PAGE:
March 20 (SeeNews) - Slovenia's central bank Banka Slovenije has adequately prepared for the risks stemming from the failure of banks in the U.S. and Switzerland, governor Bostjan Vasle said.
"In the light of the great uncertainty in the financial markets in recent days, especially in the USA and Switzerland, we emphasise that Banka Slovenije has adequately prepared for such risks and in the last year, among other things, increased the capital requirements for banks in Slovenia," Vasle said in a statement on Friday.
Earlier this month, U.S.-based Silicon Valley Bank (SVB) failed amid a run on its deposits caused by series of central bank-endorsed interest rate hikes aiming to limit the global inflation surge. Another US lender, Signature Bank, was closed by regulators days later due to systemic risks, and on Sunday, Swiss multinational bank UBS agreed to buy Credit Suisse to prevent its imminent insolvency.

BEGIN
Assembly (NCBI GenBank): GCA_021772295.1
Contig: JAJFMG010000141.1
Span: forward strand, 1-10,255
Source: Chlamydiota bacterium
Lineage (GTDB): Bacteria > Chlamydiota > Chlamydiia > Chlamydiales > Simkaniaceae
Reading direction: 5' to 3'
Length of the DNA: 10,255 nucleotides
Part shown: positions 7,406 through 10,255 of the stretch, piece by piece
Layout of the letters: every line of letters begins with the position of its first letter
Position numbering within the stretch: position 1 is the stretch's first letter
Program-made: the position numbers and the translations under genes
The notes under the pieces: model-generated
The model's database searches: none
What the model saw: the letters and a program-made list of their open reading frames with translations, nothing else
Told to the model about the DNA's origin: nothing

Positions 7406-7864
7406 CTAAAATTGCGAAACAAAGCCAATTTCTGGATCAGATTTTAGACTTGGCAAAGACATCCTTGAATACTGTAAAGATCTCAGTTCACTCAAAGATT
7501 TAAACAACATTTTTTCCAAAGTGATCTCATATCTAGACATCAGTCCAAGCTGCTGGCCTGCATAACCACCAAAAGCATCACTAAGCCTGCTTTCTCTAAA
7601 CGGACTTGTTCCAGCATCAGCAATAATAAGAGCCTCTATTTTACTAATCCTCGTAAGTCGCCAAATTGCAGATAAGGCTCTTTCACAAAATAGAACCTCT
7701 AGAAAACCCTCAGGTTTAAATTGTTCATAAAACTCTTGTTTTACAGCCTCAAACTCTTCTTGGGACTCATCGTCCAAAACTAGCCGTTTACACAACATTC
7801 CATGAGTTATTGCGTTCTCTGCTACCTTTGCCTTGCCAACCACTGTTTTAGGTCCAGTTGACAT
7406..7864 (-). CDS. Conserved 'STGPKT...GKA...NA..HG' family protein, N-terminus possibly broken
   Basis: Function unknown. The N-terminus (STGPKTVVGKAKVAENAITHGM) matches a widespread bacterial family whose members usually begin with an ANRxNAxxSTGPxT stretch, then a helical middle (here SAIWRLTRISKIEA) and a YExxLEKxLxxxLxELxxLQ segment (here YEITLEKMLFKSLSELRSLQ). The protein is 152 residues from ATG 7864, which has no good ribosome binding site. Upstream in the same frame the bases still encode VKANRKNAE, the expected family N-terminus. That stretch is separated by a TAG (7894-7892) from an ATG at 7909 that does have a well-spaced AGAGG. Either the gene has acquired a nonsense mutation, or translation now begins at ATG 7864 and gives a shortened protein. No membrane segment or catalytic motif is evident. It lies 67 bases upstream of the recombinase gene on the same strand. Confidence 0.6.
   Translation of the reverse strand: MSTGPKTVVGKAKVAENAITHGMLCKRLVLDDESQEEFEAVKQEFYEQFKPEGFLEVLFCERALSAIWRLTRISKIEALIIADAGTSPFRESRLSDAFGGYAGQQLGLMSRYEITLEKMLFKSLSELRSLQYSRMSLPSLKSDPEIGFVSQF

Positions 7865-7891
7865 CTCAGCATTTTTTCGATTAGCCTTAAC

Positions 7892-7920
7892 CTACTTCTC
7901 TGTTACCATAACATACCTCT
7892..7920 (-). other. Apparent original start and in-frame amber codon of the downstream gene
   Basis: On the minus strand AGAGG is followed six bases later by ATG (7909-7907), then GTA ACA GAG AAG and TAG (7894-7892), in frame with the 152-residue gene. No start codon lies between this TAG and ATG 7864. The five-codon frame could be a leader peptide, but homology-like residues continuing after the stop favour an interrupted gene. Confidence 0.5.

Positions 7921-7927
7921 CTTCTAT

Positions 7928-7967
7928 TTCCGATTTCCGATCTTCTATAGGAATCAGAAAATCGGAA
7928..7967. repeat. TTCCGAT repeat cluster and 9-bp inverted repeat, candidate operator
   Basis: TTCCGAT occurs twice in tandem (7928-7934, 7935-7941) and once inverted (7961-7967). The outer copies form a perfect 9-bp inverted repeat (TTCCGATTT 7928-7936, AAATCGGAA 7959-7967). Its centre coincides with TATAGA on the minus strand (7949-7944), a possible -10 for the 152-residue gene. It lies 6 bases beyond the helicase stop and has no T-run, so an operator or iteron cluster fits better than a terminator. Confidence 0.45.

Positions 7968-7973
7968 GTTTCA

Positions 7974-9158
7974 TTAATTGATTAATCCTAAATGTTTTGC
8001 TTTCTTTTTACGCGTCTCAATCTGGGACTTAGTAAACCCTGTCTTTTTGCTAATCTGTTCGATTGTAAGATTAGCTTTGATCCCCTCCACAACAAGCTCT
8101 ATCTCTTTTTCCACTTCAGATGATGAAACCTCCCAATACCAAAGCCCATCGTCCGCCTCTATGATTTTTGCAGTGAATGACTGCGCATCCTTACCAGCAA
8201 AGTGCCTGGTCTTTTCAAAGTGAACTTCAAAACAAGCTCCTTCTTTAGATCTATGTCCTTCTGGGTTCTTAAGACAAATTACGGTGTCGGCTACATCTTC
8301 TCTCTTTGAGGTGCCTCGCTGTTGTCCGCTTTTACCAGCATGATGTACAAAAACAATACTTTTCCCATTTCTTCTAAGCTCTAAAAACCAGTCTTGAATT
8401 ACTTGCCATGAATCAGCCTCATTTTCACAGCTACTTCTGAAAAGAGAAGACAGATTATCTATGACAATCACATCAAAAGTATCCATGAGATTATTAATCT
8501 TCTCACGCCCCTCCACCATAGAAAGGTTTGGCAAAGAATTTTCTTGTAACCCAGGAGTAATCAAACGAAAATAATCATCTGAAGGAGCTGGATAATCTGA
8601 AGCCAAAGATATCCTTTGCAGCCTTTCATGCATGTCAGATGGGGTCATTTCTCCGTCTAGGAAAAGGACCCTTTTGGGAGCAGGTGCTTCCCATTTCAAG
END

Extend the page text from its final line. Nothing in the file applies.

The Slovenian banking system remains resistant to systemic risks, and its liquidity also remains high, Vasle said in a comment after the monetary meeting of the European Central Bank (ECB) Governing Council.
"Inflation in the euro area will slow down faster than previously expected and will average 5.3% this year. In 2024 and 2025, with the normalisation of cost pressures and the disinflationary effects of a tighter monetary policy, a further slowdown in price growth is expected. Inflation will be 2.9% in 2024 and 2.1% in 2025," Vasle said.
On March 16, the ECB Governing Council decided to raise its three key interest rates by 50 basis points. Accordingly, the interest rate on the main refinancing operations and the interest rates on the marginal lending facility and the deposit facility will be increased to 3.50%, 3.75% and 3.0%, respectively, with effect from March 22, 2023.